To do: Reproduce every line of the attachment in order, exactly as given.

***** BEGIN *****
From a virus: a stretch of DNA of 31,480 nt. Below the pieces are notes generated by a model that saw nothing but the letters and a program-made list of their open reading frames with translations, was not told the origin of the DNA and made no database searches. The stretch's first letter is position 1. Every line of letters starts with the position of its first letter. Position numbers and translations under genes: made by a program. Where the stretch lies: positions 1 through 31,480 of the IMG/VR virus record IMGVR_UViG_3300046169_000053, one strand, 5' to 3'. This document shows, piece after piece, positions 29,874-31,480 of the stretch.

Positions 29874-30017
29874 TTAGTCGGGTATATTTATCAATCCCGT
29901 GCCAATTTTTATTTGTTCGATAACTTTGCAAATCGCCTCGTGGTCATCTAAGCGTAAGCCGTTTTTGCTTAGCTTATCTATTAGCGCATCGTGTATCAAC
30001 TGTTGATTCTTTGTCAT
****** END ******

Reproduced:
From a virus: a stretch of DNA of 31,480 nt. Below the pieces are notes generated by a model that saw nothing but the letters and a program-made list of their open reading frames with translations, was not told the origin of the DNA and made no database searches. The stretch's first letter is position 1. Every line of letters starts with the position of its first letter. Position numbers and translations under genes: made by a program. Where the stretch lies: positions 1 through 31,480 of the IMG/VR virus record IMGVR_UViG_3300046169_000053, one strand, 5' to 3'. This document shows, piece after piece, positions 29,874-31,480 of the stretch.

Positions 29874-30017
29874 TTAGTCGGGTATATTTATCAATCCCGT
29901 GCCAATTTTTATTTGTTCGATAACTTTGCAAATCGCCTCGTGGTCATCTAAGCGTAAGCCGTTTTTGCTTAGCTTATCTATTAGCGCATCGTGTATCAAC
30001 TGTTGATTCTTTGTCAT